He was pathetic.
A dry shriveled mackerel of a boy who constantly sniffled and wept.
What an idiot.
A light snowflake caught his eyelashes and fluttered into his fingers.
He shifted in his seat on the hard cold bench, his fingers playing with the snow that gracefully landed in his hands.
The year’s first snow. How lucky he was, to catch it.
A wind sang softly in his ears, and he shivered. He would soon have to go home.
He shivered again, unrelated to the icy breeze. His cheek still stung from his mother’s blow.
He saw her there, hunched with a world’s burden on her shoulders. She would stand in the tiny, dim-lit kitchen, muttering to herself, while stirring cabbage soup.
A world of pain went in that soup.
She would turn towards him as he timidly stepped forward, her face twisting into rage. She would reach for the spoons.
They were harsh spoons, made of wood and left him countless splinters. A lash here, a thud there.
Pain, swimming before his eyes.
She would hurl the words at him.
You’re a spiteful, lazy brat. Just like your father.
He was a stupid drunkard who left me with nothing but you.
You useless idiot.
You’ll grow up to be just like him.
A worthless man-whore.
By that point, he would be on the rubber floor, trying to gasp air into his lungs, while his eyes started to swim. And an unspeakable pain would begin in his chest.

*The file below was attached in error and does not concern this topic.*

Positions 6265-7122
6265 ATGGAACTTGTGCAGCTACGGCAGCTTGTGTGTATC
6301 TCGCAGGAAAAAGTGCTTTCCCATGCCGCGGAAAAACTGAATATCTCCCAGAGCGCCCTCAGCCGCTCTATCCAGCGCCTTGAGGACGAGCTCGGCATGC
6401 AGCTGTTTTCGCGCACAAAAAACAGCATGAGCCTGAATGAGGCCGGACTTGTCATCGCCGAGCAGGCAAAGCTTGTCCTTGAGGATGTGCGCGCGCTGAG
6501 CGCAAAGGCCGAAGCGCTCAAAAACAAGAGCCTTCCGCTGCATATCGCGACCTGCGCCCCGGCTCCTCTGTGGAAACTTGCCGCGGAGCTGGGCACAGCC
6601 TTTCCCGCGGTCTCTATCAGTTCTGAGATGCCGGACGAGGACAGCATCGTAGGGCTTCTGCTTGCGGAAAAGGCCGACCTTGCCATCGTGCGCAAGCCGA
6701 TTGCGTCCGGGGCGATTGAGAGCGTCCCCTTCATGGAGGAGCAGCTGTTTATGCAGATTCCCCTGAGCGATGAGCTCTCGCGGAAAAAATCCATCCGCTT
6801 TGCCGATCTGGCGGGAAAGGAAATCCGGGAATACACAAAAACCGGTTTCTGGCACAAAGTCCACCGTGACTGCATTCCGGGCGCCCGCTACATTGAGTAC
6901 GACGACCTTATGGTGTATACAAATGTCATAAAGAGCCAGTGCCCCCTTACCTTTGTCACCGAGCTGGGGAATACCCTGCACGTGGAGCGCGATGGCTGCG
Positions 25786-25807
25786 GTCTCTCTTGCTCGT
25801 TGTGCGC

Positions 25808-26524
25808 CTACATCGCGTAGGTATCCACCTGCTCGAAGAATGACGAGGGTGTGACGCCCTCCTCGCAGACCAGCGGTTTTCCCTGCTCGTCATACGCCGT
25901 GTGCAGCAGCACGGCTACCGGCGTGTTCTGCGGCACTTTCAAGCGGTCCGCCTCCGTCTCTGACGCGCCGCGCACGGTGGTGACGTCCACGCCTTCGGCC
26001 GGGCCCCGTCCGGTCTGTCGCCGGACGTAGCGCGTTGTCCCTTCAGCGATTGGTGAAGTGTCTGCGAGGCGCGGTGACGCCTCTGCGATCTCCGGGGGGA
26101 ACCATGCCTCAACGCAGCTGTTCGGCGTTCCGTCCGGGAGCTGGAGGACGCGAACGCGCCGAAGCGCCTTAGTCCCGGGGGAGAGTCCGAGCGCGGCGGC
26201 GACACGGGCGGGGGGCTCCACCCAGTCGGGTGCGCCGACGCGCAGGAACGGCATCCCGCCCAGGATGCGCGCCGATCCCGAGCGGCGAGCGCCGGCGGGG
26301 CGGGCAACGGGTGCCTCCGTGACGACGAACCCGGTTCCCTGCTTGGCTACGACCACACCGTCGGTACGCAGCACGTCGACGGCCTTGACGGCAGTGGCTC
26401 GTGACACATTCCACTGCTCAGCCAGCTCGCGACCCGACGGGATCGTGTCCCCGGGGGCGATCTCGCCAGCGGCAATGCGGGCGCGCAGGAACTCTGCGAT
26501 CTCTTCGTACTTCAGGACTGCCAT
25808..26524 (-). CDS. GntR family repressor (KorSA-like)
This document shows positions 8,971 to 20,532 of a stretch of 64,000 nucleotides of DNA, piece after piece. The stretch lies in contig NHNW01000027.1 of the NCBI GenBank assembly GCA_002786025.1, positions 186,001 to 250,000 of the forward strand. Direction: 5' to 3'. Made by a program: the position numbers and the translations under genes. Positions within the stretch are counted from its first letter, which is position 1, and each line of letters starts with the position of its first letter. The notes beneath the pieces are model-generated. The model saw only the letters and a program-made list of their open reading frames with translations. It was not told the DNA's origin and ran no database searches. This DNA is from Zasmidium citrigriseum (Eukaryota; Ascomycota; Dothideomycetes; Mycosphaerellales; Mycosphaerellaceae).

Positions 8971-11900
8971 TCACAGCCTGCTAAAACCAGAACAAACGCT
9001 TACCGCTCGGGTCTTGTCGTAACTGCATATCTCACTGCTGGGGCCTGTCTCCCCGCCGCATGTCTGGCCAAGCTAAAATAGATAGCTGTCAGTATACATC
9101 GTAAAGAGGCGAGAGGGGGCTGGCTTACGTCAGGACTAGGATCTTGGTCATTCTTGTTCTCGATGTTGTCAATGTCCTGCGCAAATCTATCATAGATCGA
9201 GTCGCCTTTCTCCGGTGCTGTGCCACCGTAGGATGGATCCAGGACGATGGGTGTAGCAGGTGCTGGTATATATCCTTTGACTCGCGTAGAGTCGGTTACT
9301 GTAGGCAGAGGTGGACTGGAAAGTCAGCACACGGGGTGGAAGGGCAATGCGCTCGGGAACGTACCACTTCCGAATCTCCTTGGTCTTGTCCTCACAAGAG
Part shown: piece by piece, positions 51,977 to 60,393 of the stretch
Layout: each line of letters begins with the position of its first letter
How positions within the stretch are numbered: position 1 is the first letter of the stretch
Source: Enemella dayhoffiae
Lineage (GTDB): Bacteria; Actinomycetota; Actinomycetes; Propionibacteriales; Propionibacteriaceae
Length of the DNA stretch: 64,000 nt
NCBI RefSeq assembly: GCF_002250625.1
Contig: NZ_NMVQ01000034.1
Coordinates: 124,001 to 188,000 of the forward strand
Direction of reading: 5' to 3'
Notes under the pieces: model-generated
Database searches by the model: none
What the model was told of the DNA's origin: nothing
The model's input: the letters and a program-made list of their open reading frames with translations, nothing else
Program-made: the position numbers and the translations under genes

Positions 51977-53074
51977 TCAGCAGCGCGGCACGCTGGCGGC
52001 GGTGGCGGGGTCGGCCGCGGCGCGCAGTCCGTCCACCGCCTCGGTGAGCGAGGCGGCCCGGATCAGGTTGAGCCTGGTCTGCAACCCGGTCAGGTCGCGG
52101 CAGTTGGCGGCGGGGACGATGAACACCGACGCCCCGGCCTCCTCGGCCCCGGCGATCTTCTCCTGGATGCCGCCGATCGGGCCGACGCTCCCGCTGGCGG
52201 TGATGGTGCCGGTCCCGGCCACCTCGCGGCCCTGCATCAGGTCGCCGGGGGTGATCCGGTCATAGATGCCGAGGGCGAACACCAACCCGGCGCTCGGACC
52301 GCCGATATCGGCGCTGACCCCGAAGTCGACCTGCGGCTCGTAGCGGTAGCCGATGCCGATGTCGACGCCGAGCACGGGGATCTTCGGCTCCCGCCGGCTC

A throbbing would start in his back, spreading like fire from his cheeks to his legs.
And she would kick him aside, to go back to cooking.
He ran out of there, ignoring the harsh pain.
A day in the park.
It was a jolly set of words.
Gave you a picture of a family in yellow sundresses and hats, with the father playing catch with his sons, the mother telling stories to the girls, her little ones. They would be sitting on red-checkered blanket, a picnic basket open, sandwiches spread out among them. A bright green meadow, dotted with yellow flowers, while people passed by them, sitting on benches, and a playground loomed in the open.
He wished for it so desperately.
But a day in the park for him would be a cold hard bench, deserted grounds, and the icy wind blowing through his heart. And always, a hot tear dripping into his hands.